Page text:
For you youngsters out there, Nokia was kinda a big deal in smartphones. Nokia, Palm, and BlackBerry could easily be the grandparents of all modern smartphone manufacturers. Without BlackBerry OS, Symbian, and Palm OS, features found in Android and iOS would possibly not even exist. Unfortunately, Nokia has become somewhat of a footnote in the recent market due to not being able to sell phones under their branding. This restriction was a contractual agreement between selling their Windows line to Microsoft a few years back and it has taken Nokia a far cry from the 40% market share they once had with Symbian.
Thankfully, the past year has seen a return of Nokia with a new parent company named HMD Global. HMD has breathed new life into Nokia with Android and a heritage that is very much Nokia. The global headquarters is literally across the street from the old Nokia campus in Finland and the company has leveraged that heritage by building their team with primarily former Nokia executives, designers, and engineers. The new Nokia is pretty much the old Nokia with a new roadmap around Android phones.
Now, we’ve sort of seen this move before. The latest moves by Nokia are fairly similar to what we saw with Motorola once it became a brand of Google. Moto had struggled after the initial Droid launches with Android and had a reputation for slow updates with a horrible UI skin atop base Android. Once they came aboard at Google the whole dynamic shifted with the Moto X. The X brought a really slim, stock Android experience with well-designed phones which didn’t break the bank.
Even after being shipped off in another sale to Lenovo, Moto has stayed relatively true to most of those values. They make solid budget smartphones with little tweaking to the software experience. They seem to be having decent success with this model in the unlocked world, away from buying phones directly from carrier stores. But one place they have faltered to those of us Moto fans is with updates. Since being under the Lenovo umbrella, software updates have become sporadic and less timely.
This brings me back to Nokia. They couldn’t sell a smartphone at all for 5 years and that left them plenty of time to reflect. They were able to watch the market trends and also study their past mistakes. With their return, the parallels in approach with that of Moto is quite comparable.
Nokia started with the Nokia 3 and 5 at MWC last year. These phones line up in the same budget segment as the Moto E and G series, both in features and pricing. Add this to the fact that Nokia has chosen to leverage an almost completely stock Android build, and you have a new Nokia that stands in direct competition with Moto.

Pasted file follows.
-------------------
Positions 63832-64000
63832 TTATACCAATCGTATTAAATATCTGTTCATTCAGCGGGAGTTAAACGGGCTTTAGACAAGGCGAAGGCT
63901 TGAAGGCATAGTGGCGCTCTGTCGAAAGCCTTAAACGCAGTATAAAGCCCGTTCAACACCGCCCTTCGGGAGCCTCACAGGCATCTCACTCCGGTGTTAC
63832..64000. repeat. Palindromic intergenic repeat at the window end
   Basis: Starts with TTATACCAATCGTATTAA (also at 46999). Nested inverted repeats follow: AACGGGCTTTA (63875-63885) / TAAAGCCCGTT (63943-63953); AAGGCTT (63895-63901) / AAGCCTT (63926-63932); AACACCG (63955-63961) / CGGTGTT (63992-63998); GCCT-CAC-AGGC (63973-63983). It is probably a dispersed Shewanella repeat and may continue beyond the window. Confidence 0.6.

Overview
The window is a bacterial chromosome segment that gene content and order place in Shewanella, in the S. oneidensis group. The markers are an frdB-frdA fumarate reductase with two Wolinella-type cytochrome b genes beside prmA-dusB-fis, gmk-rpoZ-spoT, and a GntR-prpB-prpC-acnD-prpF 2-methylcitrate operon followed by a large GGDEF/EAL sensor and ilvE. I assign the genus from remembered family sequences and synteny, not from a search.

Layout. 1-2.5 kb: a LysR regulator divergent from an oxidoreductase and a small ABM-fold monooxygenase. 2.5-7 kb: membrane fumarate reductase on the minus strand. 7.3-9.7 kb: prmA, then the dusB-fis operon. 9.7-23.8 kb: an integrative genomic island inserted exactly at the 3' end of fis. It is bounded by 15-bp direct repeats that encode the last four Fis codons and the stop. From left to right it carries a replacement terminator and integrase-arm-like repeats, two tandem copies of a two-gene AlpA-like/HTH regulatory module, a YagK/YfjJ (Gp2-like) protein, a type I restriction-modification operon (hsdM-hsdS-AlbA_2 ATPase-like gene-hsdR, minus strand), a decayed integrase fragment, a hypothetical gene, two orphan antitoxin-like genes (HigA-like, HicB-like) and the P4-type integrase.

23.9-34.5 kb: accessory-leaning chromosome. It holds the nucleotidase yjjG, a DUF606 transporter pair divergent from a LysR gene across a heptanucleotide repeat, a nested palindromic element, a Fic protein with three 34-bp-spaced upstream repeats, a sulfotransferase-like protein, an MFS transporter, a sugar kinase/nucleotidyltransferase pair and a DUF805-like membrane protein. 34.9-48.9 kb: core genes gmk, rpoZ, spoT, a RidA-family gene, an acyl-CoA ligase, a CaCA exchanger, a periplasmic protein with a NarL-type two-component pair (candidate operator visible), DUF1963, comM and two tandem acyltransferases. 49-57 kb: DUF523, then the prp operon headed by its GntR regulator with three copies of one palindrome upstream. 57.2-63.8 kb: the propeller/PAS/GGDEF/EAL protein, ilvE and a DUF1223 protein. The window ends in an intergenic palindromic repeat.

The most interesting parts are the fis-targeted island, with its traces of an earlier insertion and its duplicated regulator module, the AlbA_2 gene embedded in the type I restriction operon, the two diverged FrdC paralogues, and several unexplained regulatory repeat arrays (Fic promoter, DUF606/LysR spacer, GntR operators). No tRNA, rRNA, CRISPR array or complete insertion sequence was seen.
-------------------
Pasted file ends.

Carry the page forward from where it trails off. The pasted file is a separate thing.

It’s a smart approach that they’ve continued this year at MWC 2018. With the launch of their new phones: Nokia 8 Sirocco, Nokia 7 Plus, and the Nokia 6, Nokia again has increased the hardware quality and furthered their investment with stock Android. They’ve even pushed it further with certified Android One builds directly from Google.
The Android One certification could be a key differentiator between Nokia and others in their price range. With One, they are giving customers the reassurance of 2 years of Android OS updates and 3 years of security updates. It will also continue to cement Nokia’s awesome track record of fast updates in general, as the company has been one of the market leaders since their return last year.
Will this translate to Nokia returning to dominating the mobile market? Probably not. That’s increasingly becoming a 3 horse race with Google, Apple, and Samsung. But Nokia could continue to follow — and perhaps surpass — Moto with a huge presence in the unlocked midrange market. More and more people are simply going online to Amazon to make their phone purchases. Nokia has a good initial result in their first year back with this model and its new Android One certification can only add to the curb appeal amongst the Android phones available.